ix men with an iron wrench. He would
probably have been killed had not the
cavalry dosuo.l down upon tho people, scat
tering thorn right and left
Serious rioting occured in the Place do la
Concorde later in the evening and sixty
were injured. Violent speeches were made
at a Socialist mooting, but tho re was no dis
turbance Gen. Sauseier it all that remains of tho
government, aud ho rulos with an iron will.
lie rides about in a general's full uniform,
and will quell any attempt to usurp tho
M. Orevy loft the Elysoo in the evening
and drovo at once to his mansion, whore M.
Wilson and famdy had preceded him. He
looked thoroughly worn out;
I Louise Michel, who was, arrested Thurs
day, was released yesterday, and wherever
eon was hustled to soino other pt.,'C of the
city by tha polioe. The more respectable
portion of the crowd hissod her, but alio
I merely called them a pack of idiots and
Last night M. Ilouvier said that if Ferry
was eloctod president ho should consider it
his duty to see him safely housed in the
Elysee. The Radicals assert that if Ferry
does reach the Elysoo ha will have to wade
The first trial ballot taken to-day at Ver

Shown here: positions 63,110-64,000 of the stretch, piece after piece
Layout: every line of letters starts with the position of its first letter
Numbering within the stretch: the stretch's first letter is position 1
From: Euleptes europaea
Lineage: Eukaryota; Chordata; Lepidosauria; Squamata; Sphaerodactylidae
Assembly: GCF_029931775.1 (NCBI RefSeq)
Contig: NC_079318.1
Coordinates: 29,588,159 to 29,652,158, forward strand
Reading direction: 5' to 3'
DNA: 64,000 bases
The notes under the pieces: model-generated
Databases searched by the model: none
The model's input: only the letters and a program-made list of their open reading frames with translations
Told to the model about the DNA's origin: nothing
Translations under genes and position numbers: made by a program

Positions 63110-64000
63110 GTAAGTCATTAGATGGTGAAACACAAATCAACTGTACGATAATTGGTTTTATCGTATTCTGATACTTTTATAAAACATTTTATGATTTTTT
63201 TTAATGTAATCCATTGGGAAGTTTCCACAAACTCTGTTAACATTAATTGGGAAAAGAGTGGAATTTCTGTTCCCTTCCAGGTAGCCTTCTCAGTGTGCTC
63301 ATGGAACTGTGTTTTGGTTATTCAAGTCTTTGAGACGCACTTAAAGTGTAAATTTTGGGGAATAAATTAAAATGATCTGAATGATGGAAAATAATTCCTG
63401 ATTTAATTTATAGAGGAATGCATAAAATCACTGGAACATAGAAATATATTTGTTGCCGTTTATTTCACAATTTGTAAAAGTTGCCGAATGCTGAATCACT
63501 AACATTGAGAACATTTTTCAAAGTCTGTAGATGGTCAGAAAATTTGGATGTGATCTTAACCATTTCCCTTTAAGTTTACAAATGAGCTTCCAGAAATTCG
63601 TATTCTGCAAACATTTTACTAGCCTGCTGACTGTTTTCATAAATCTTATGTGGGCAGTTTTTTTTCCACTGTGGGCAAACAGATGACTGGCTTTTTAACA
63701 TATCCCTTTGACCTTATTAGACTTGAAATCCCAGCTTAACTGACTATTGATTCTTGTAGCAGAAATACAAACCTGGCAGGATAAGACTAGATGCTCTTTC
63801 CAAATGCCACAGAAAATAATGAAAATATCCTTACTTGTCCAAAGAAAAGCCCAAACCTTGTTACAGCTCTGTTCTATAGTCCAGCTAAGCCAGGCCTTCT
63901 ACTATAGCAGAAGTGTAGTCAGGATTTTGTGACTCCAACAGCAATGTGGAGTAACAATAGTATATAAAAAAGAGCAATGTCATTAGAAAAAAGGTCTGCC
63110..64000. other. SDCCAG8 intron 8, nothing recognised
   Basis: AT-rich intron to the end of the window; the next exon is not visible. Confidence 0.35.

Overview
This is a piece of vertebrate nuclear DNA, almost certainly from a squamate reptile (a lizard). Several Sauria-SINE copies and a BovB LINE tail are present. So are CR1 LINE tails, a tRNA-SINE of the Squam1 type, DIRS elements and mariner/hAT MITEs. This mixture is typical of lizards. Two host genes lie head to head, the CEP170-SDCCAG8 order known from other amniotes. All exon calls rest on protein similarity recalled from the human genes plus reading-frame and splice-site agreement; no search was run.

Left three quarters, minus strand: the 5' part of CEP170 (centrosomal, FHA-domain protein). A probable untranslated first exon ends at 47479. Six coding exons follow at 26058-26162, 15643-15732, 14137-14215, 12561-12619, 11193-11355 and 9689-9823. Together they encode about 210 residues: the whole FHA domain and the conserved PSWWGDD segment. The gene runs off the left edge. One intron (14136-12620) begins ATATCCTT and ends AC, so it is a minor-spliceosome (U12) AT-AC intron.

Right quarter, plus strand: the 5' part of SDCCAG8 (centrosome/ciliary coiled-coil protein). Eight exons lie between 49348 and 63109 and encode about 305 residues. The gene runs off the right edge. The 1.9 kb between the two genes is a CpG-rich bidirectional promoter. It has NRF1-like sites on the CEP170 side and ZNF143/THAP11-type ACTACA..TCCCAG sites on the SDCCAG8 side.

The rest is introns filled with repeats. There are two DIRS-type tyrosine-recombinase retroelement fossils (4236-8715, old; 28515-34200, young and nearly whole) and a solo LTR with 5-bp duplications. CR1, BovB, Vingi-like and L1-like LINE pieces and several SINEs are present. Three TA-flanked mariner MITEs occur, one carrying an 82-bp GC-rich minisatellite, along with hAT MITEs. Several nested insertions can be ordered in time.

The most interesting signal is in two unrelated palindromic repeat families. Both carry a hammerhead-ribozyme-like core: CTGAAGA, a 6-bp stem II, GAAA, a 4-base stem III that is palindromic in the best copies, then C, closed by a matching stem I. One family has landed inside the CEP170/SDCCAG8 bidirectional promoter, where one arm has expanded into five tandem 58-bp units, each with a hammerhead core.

sallies of tho votes of the senators and
deputies of the left resulted in M. Terry
receiving 2o0; M. Freycinet, 103; M. Bris
son, 81; M. Sadi-Carnot, 09; Gen. Saussier, ?.
I A second trial ballot of the senators and
deputies of tbo left resulted, M. Terry, 210;
M. Freycinet, 19d; M. Brisson, 70; M. Sadi
On the noxt ballot M. Sadi-Carnot re
ceived 600 votes, which elected him presi
dent of France. All tbo other candidates
The Paris newspapers generally condemn
the ton of M. Gravy's mom age of yester
day. The ex-president has removed from
the palace of the Elysoo to his house on
Avenue Jena. M. Hoquet has withdrawn
his resignation ot the presidency of tho
chamber of deputios.
The Republique Francaisa's attempt to on
trasize M. Tarry is really aimed at the
whole body of the opportunists who, how.
ever, will not allow thomtelves to be ex
cluded from tho government of the Re
public Comment From en English fjonroa.
London, Doc 5. The message of Presi
dent Grevy to tha French parliament is a
most unique document and croatas in Lon
don, where it can be digested without preju
dice, footings littlo short ot disgust and
pity tor the man who wroto it While it
was perfectly apparent to every politician
In Franca and patent to tho civilised world
that nothing was left to M. Grevy but to re
sign, the vain old man clung to his place
and assumed that his removal would pre
cipitate tho downfall of Franca, History
scarcely furniihos an equal example of
vanity. Counseled by evory statesman in
France to withdraw and give place to any
man who could be Delected by the consti
tuted power to accomplish what he himself
had failed to do, this vain old man with his
dying official breath doolaros that ho washos
bis hands of responsibility for futuro events
He hardly needed to give this warning,
since all but ho had long since observed that
he was as far removed from possible con
nection with future political events as a
man could well be and yet live; still there